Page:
Of course if by "the high end bodies the vast majority of professionals use" you mean Canon, and by "the consumer models most hobbyists use" you mean Canon, then your claim is true, but rather misleading, since if dynamic range was so very important, then the "vast majority of professionals" and "most hobbyists" wouldn't have been using Canon, especially since they could have saved a lot of money while gaining a lot more dynamic range by dropping down from professional to the crop sensor enthusiast level cameras of Sony and Nikon.

    I can't agree either with your claim that dynamic range while very important is rarely discussed. Canon's rather poor dynamic ranges compared to those of Nikon and Sony have been for many years an endless topic of discussion, quite possibly discussed more than any other difference between Canon image sensors and those of Nikon and Sony.

    I do agree with you, however, that dynamic range is very important. As an unprofessional amateur photographer of limited budget I'm still using my aged and long superseded Sony A77, and am still delighted by its extraordinary dynamic range, so much better than anything Canon made at any price for many years, and still not much inferior to their current best.
     
    Phil V likes this.
  23. GreenNinja67

    GreenNinja67

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    I had a Nikon D70 as a first foray into DSLR after years of film photography.

    No reciprocity failure formulae to work out but it had crap dynamic range.

    And it still produced great photos (if exposed correctly).

    Dynamic range is the buzzword of digital cameras nowadays. Sure it's nice to have a wide latitude but pro photographers (and amateurs) produced great shots with older (inferior) bodies than we have nowadays.

    Some shots were even in focus
     
    john.margetts and Phil V like this.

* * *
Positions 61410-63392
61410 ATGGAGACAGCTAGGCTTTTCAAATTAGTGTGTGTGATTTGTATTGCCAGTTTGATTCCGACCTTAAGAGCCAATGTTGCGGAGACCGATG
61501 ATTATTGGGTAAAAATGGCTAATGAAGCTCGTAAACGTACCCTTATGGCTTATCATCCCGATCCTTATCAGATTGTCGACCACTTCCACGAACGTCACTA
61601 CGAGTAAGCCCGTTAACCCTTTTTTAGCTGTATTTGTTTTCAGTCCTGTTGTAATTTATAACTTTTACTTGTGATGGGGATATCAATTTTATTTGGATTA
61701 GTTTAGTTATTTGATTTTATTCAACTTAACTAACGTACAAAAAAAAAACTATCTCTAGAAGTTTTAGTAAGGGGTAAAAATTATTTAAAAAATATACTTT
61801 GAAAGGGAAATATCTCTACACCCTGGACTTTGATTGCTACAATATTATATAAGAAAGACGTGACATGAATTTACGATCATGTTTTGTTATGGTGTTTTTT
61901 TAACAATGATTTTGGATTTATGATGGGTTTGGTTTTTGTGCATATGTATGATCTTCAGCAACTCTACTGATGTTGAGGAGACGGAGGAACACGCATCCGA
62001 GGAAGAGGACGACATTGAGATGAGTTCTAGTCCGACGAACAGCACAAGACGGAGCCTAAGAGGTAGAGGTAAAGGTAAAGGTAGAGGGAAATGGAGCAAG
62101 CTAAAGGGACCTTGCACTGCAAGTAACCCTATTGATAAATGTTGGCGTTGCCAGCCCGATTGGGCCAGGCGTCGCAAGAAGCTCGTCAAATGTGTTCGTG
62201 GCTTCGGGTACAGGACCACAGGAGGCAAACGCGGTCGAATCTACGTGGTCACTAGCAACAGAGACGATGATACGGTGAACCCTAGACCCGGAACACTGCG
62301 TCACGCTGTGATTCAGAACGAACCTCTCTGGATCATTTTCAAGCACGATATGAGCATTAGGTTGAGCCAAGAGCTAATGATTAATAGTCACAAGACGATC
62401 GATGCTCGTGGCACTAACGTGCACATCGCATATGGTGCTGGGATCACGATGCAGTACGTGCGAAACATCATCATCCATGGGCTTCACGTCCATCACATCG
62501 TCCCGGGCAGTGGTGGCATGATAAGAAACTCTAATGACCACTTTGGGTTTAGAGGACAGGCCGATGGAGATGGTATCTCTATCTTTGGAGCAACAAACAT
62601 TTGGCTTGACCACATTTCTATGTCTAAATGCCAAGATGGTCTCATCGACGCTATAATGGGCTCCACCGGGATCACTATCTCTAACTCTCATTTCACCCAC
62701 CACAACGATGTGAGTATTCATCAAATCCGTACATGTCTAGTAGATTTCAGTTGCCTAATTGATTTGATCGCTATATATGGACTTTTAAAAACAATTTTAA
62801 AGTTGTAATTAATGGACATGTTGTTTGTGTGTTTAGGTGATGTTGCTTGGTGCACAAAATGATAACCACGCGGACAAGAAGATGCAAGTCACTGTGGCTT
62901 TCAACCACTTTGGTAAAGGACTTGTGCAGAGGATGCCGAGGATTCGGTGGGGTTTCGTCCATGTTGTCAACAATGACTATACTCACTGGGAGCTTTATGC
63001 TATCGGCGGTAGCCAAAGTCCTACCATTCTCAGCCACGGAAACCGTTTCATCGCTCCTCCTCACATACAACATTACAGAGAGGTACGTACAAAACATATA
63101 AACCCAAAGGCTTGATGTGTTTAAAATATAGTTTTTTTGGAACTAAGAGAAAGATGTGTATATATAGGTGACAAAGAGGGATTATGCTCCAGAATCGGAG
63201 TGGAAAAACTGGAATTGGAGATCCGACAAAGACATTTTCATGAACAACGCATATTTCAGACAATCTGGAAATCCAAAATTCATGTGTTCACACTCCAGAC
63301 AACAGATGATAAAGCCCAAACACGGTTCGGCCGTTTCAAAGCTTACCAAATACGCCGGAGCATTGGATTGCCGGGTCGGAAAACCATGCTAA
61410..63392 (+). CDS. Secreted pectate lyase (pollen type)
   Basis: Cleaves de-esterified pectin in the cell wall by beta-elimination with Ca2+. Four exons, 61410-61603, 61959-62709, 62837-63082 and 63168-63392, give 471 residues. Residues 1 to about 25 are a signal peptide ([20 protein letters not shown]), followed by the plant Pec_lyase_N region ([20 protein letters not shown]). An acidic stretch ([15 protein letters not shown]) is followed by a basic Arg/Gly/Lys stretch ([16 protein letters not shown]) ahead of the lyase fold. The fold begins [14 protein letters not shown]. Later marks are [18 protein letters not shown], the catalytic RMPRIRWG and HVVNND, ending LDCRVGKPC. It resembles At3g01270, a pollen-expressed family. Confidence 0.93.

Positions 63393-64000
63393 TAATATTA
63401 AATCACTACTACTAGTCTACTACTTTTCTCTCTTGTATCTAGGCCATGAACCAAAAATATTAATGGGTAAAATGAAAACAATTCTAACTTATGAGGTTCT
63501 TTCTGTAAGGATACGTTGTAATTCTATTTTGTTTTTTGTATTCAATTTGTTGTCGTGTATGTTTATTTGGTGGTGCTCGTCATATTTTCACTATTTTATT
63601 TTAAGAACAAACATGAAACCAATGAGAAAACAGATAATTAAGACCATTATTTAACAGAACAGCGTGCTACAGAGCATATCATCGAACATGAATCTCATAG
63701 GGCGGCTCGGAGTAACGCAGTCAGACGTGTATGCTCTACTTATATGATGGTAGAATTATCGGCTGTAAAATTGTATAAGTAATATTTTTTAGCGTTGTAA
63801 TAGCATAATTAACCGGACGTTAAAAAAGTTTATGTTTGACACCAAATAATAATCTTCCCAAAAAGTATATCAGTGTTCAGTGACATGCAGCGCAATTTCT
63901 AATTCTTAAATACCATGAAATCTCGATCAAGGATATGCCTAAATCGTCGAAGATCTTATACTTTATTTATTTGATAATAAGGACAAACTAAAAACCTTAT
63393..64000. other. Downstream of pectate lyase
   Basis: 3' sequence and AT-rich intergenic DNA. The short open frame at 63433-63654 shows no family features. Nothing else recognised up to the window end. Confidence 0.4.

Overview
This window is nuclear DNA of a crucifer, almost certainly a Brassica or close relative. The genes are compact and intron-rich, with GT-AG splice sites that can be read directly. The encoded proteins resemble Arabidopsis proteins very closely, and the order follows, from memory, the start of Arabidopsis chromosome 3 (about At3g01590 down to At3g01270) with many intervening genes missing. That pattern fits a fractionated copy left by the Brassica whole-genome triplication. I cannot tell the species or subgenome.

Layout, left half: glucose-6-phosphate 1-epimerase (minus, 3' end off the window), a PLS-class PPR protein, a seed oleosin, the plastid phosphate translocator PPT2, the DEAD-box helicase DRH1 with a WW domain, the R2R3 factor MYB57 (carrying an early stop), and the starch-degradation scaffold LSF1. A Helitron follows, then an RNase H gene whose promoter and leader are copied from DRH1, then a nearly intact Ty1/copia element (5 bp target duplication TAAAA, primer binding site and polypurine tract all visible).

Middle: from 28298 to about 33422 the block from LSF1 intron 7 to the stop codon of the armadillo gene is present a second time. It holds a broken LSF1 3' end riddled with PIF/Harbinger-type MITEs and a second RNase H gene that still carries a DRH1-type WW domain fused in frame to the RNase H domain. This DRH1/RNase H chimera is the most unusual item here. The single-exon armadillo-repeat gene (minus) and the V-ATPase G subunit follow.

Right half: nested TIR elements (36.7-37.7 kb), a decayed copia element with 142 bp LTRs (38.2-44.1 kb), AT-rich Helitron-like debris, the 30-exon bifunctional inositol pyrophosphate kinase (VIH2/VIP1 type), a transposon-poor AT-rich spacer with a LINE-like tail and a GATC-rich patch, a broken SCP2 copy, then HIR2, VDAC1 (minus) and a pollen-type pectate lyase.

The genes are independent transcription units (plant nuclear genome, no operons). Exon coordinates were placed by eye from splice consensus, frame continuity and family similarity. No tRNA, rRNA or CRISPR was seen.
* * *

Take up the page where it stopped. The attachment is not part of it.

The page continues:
24. Lensman Mark

    Lensman Mark

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    :pint: I'm bored of the bickering.
     
  25. GreenNinja67

    GreenNinja67

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    Terry
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    Yet you still found the need to post an inflammatory comment?
     
  26. BADGER.BRAD

    BADGER.BRAD

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    I should think poor Ash wishes he never asked the question, he had a few attempts at help and then the rest were just someone else's argument, really useful !
     
  27. riddell

    riddell

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    Yep. It's ridiculous. If you look at my initial post, I believe it's helpful, but then a vinditive person took an opjection to the last line I posted and keeps wanting to start an argument, despite me trying to get it back on topic.

    Well done to Chris Malcolm for supplying an informed response and getting it back on track.

    Ash you seem new here, just learn to ignore some people on here, it's the Internet.
     
  28. Phil V

    Phil V

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    He was certainly very polite whilst proving that your post was completely wrong. :p

    Well done @chris

    And thanks Riddell for the great response to my points about your post. You managed to cover off the details. :confused:

    Well actually you just ignored what I posted and played the victim (dreary).
     
    Last edited: Jul 21, 2018
  29. riddell

    riddell

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    pointless vindictiveness gets ignored.
     
  30. Phil V

    Phil V

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    :LOL::LOL::LOL:

    So youll never answer my post :p

    But you congratulated Chris for saying the same thing.

    I hope its been a learning experience for all of us :ROFLMAO:
     
  31. Matt

    Matt Staff Member Admin

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    a bit late to the dick waving party here lads but is there any chance that some of you can step away from the keyboard for 10 mins before jumping in with comments? just a couple of minutes of thought would save a lot of aggravation and a lot of bad feeling. we're all here for the photography, not a lot of people want to know who has the bigger willy.
     
    welly and Marc like this.
  32. Graham W

    Graham W

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    He's not called "Cobra" for nothing.